Writing Across the Social Sciences

Using your Textbook and Online Databases for Research

The best source for interesting topics is likely your textbook. Not only does it provide for a huge collection of topics, but it also provides you with some references to some of the best research being done on that topic.

Let's say you want to do some research on communication between men and women. You are in trouble:

  • There are whole books written on this topic, let alone a paper!
  • You don't have a question yet so how are you going to find information to answer it?

Here are the steps that I take:

  1. Check out related research that is listed in your book. This puts you in touch with some research that has been done and also introduces you to specific terms that might be used by those who study this topic
    • terms that are going to be important for your "communication bewteen men and women" topic include:
      • gender
      • communication
      • gender differences
      • interpersonal
      • communication styles
      • interepersonal relationships
    • In addition, in the back of your book you will find references to Peer Reviewed Articles that have been published on your topics
      • You find the section in your book that has to do with your topic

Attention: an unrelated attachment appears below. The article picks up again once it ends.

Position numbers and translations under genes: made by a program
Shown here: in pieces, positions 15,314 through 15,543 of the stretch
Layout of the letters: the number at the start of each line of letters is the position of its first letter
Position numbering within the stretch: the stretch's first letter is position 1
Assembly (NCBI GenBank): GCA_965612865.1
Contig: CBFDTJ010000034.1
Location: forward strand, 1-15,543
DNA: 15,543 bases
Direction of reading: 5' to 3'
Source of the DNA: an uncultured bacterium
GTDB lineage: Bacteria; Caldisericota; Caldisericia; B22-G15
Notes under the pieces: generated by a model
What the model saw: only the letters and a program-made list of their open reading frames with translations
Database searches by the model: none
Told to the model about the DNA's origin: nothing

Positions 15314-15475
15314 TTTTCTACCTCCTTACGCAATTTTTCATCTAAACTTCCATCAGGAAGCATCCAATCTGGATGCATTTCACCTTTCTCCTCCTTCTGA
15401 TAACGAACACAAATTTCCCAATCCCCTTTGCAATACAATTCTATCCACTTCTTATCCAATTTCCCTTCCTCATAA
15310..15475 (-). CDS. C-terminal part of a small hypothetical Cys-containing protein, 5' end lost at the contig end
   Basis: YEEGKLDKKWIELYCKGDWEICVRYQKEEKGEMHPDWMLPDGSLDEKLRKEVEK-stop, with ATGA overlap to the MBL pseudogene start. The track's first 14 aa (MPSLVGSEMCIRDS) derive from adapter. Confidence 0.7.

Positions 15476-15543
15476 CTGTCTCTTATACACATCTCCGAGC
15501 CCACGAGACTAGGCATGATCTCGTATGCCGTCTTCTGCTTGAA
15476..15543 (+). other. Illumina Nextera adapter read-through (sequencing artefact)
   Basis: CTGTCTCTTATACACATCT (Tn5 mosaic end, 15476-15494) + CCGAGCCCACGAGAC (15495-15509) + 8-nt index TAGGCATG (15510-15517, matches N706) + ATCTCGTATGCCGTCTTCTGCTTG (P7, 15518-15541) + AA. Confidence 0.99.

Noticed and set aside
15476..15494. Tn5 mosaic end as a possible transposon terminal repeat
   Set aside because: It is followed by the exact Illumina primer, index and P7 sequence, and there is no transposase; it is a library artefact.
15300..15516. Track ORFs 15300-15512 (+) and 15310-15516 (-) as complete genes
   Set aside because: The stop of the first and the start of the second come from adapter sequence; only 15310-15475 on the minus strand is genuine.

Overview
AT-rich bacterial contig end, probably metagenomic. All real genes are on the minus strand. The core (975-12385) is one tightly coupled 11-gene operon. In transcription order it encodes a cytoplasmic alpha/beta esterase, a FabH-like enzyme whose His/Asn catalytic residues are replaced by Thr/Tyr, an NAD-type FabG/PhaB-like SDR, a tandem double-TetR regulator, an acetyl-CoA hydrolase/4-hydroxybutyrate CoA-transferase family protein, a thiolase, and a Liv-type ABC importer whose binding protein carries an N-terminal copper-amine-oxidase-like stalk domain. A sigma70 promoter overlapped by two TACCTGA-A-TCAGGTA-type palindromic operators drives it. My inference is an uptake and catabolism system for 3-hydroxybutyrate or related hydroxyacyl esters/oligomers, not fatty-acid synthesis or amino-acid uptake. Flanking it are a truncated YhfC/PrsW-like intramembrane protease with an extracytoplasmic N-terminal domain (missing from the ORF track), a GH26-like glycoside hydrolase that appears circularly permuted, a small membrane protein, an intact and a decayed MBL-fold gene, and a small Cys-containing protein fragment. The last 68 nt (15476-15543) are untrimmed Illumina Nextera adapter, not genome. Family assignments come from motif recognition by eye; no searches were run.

• In that section you will find references to real research being done...the authors and the date of the publication are listed in the textbook like this: (Kavanaugh, 2005)
      • Look up the name and year in the back of the book in the References section and you can see all the information you need to find the original article in the Online Databases
  2. If you need to, reference the section on using Google and get names and topics from there
  3. Now that you have some names and some potential topics...you need to go find out what these leading researchers are doing NOW...you can also look up some of the specific topics and ideas you got...so where do you go to find out what these folks are doing NOW? To the library online databases
  4. The KVCC library maintains an extensive collection of online, searchable, databases that contain Peer Reviewed Articles (see the tutorial section on Peer Reviewed Articles) from authors such as the ones listed above
  5. For a brief tutorial on how to use the Online Databases, see that section in this tutorial...learning how to use search strings. quotes, and then limiting your results to "peer reviewed" and "full text" are skills you can acquire best when you are actually in the Library databases.
  6. Read the Abstracts of the articles to see which ones catch your eye
    • Abstracts are the short summaries of the articles you find that go over the basic premis and findings in the article
    • This should help you identify some interesting questions that can then be formulated into your Research Questions!
  7. When you find a good article that seems to be about what you want to study...take a look at the last pages of the article. The author has listed all the PAST research that has contributed to their thinking when they wrote the article you are reading. This provides you with a great list of articles to look up!


Evaluating Your Sources
Use this checklist to be sure that your sources are reliable and academic.